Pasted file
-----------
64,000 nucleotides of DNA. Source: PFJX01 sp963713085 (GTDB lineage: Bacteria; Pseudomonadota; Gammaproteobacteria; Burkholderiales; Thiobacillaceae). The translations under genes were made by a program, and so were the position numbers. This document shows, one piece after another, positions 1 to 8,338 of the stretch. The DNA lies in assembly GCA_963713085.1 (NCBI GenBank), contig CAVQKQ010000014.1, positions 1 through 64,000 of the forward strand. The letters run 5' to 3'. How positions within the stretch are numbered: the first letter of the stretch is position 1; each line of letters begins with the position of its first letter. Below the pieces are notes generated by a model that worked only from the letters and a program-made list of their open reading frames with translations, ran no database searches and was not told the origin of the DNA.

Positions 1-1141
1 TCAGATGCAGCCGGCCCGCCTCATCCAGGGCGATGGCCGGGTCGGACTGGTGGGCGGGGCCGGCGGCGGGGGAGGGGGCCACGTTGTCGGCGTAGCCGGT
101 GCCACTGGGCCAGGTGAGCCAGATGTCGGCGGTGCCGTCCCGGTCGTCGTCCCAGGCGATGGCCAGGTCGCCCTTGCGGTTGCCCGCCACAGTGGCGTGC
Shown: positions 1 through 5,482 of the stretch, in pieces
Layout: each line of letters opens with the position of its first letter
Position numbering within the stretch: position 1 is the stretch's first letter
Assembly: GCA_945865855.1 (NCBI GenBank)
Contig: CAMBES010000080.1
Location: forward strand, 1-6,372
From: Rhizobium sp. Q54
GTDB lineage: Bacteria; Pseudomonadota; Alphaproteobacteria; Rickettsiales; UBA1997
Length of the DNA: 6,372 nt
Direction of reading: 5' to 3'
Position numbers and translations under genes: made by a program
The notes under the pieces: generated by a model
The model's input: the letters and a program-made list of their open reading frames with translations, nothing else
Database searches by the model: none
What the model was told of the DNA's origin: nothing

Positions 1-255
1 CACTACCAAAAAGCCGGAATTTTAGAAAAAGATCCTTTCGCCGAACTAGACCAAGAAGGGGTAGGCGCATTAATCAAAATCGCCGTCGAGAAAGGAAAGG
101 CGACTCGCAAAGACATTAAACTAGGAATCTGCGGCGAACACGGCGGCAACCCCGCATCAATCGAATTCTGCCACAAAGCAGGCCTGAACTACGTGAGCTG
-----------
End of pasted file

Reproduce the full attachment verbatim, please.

64,000 nucleotides of DNA. Source: PFJX01 sp963713085 (GTDB lineage: Bacteria; Pseudomonadota; Gammaproteobacteria; Burkholderiales; Thiobacillaceae). The translations under genes were made by a program, and so were the position numbers. This document shows, one piece after another, positions 1 to 8,338 of the stretch. The DNA lies in assembly GCA_963713085.1 (NCBI GenBank), contig CAVQKQ010000014.1, positions 1 through 64,000 of the forward strand. The letters run 5' to 3'. How positions within the stretch are numbered: the first letter of the stretch is position 1; each line of letters begins with the position of its first letter. Below the pieces are notes generated by a model that worked only from the letters and a program-made list of their open reading frames with translations, ran no database searches and was not told the origin of the DNA.

Positions 1-1141
1 TCAGATGCAGCCGGCCCGCCTCATCCAGGGCGATGGCCGGGTCGGACTGGTGGGCGGGGCCGGCGGCGGGGGAGGGGGCCACGTTGTCGGCGTAGCCGGT
101 GCCACTGGGCCAGGTGAGCCAGATGTCGGCGGTGCCGTCCCGGTCGTCGTCCCAGGCGATGGCCAGGTCGCCCTTGCGGTTGCCCGCCACAGTGGCGTGC
Shown: positions 1 through 5,482 of the stretch, in pieces
Layout: each line of letters opens with the position of its first letter
Position numbering within the stretch: position 1 is the stretch's first letter
Assembly: GCA_945865855.1 (NCBI GenBank)
Contig: CAMBES010000080.1
Location: forward strand, 1-6,372
From: Rhizobium sp. Q54
GTDB lineage: Bacteria; Pseudomonadota; Alphaproteobacteria; Rickettsiales; UBA1997
Length of the DNA: 6,372 nt
Direction of reading: 5' to 3'
Position numbers and translations under genes: made by a program
The notes under the pieces: generated by a model
The model's input: the letters and a program-made list of their open reading frames with translations, nothing else
Database searches by the model: none
What the model was told of the DNA's origin: nothing

Positions 1-255
1 CACTACCAAAAAGCCGGAATTTTAGAAAAAGATCCTTTCGCCGAACTAGACCAAGAAGGGGTAGGCGCATTAATCAAAATCGCCGTCGAGAAAGGAAAGG
101 CGACTCGCAAAGACATTAAACTAGGAATCTGCGGCGAACACGGCGGCAACCCCGCATCAATCGAATTCTGCCACAAAGCAGGCCTGAACTACGTGAGCTG